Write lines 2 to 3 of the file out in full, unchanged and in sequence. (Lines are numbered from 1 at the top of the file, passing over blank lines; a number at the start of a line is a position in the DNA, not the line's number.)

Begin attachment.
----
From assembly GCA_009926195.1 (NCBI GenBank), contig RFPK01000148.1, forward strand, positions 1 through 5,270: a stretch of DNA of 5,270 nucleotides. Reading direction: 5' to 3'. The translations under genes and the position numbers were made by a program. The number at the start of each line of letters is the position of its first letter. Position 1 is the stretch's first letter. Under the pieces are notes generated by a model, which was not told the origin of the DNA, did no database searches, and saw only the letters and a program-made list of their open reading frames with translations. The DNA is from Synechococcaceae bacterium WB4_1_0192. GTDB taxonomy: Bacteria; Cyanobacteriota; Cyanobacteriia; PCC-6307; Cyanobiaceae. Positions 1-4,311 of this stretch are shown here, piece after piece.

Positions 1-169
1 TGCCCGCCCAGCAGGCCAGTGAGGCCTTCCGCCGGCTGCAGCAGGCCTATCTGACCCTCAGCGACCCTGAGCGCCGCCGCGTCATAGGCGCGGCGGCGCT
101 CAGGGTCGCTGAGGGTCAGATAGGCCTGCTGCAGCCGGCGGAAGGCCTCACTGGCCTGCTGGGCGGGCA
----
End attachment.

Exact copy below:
Positions 1-169
1 TGCCCGCCCAGCAGGCCAGTGAGGCCTTCCGCCGGCTGCAGCAGGCCTATCTGACCCTCAGCGACCCTGAGCGCCGCCGCGTCATAGGCGCGGCGGCGCT